While goals and pain points related to the research process are distributed throughout the researcher personas, we heard a consistent desire to better articulate these same concerns from the perspective of information professionals. Overall, the feedback we received conceptualized the research process as fluid, collaborative, and researcher-driven, with the archivist in the role of an expert advisor on recordkeeping practices (and how those practices are expressed in archival description) rather than as a mandatory conduit through which researchers access subject matter expertise and logistical information. We’ve tweaked a few personas in light of this and have also tried to articulate values around access to archival collections in a separate document.

Enhancing search and browse functionality

Unsurprisingly, the need for new and improved patterns for searching and browsing archival description came up consistently. While the breadth of research strategies included in the personas is fairly comprehensive, we enhanced the user stories with some specific search and browse strategies: locating visually appealing records for use in social media and digital outreach, browsing via document type or format, and navigating archival relationships between people, organizations, topics, and groups of records.

Addressing accessibility needs

Another common theme was our desire as archivists to ensure that the accessibility needs of our researchers are met. We’ve made some changes to better articulate the language barriers faced by researchers who are not fluent in spoken and/or written English, as well as the assistive technologies they might use to surmount those obstacles. We also heard a strong desire on the part of RAC staff to provide accessible content to users, so we’ve added some user stories about captioning audiovisual content and meeting other accessibility requirements for users with disabilities.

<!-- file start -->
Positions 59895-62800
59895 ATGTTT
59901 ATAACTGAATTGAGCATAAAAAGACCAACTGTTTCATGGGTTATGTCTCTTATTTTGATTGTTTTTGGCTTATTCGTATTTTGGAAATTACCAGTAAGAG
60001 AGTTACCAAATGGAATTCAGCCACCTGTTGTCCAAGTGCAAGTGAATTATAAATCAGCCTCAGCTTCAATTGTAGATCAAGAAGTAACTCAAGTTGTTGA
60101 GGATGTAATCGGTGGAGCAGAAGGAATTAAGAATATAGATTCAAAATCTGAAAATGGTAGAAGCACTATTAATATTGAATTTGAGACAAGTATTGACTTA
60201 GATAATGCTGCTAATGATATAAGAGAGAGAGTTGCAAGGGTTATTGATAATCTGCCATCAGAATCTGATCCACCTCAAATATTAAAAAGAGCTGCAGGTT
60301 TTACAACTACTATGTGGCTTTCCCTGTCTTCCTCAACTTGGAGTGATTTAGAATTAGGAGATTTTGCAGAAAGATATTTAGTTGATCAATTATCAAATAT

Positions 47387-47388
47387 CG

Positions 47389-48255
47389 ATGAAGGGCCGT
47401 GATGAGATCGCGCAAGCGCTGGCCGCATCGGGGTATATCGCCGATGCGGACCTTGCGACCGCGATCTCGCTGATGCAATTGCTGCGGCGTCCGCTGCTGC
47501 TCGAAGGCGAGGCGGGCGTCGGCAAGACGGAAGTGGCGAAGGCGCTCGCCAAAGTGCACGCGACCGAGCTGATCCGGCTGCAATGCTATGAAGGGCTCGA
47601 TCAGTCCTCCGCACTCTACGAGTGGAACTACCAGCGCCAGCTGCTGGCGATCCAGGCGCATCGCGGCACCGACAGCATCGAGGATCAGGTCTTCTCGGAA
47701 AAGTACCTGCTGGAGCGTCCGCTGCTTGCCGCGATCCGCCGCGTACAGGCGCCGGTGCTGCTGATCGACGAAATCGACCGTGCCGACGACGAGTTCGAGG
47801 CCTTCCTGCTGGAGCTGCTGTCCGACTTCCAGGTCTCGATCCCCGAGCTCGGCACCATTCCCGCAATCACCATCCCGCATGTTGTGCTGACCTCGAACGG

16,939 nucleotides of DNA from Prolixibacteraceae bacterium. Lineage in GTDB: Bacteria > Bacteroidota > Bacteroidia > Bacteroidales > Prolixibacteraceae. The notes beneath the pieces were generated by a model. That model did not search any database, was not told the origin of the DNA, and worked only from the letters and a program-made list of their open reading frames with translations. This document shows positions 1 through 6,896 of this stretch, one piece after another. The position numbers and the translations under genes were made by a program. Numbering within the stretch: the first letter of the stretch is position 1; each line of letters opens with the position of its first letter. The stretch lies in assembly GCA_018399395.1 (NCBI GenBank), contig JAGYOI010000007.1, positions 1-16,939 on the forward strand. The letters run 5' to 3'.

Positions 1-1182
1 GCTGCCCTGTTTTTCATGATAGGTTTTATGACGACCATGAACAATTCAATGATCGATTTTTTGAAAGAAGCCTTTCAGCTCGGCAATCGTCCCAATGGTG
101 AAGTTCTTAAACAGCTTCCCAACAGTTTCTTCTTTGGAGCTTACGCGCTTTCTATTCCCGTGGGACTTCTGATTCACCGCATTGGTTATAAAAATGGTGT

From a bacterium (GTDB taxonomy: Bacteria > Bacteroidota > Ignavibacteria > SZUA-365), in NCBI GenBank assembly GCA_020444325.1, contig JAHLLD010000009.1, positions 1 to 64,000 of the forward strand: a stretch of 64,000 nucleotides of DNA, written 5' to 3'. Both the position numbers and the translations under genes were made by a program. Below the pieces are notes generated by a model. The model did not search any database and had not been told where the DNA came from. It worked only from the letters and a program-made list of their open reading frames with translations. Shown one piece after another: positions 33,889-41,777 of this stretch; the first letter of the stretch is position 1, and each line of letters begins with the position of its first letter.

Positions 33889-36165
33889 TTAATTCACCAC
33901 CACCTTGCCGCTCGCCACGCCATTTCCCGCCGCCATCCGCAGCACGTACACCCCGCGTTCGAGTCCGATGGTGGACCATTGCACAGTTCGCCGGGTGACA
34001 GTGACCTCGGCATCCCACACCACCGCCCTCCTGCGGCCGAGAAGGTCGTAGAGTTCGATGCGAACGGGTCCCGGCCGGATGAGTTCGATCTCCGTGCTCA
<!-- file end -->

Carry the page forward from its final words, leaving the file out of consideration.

Documenting rights information and associated processes

Another area that many felt could be more fully fleshed out in the personas was the universe of issues surrounding restrictions on records due to intellectual property rights and/or sensitivity. Although a number of the personas state a desire for clear information on rights and restrictions, we’ve also specified that researchers and archivists need information on the copyright clearance or restrictions review processes where applicable.

Reflecting on our use of these personas and user stories during the first phase of Project Electron, it’s clear that they have helped us do some very important things. Primarily, they have done what user-centered design artifacts are intended to do: helping us remain connected to user needs while reminding us that meeting those needs requires more than just technological solutions. They’ve also played an important part in clarifying and managing expectations related to organizational roles, and in making archival labor more transparent to researchers and donors.

We plan to use our personas in other RAC projects in addition to Project Electron, and we think the new access services persona makes them more complete and representative of our users and ourselves. As we do this, we will continue to engage with our RAC colleagues in participatory design activities and incorporate their perspectives and expertise as users and future maintainers of this new infrastructure.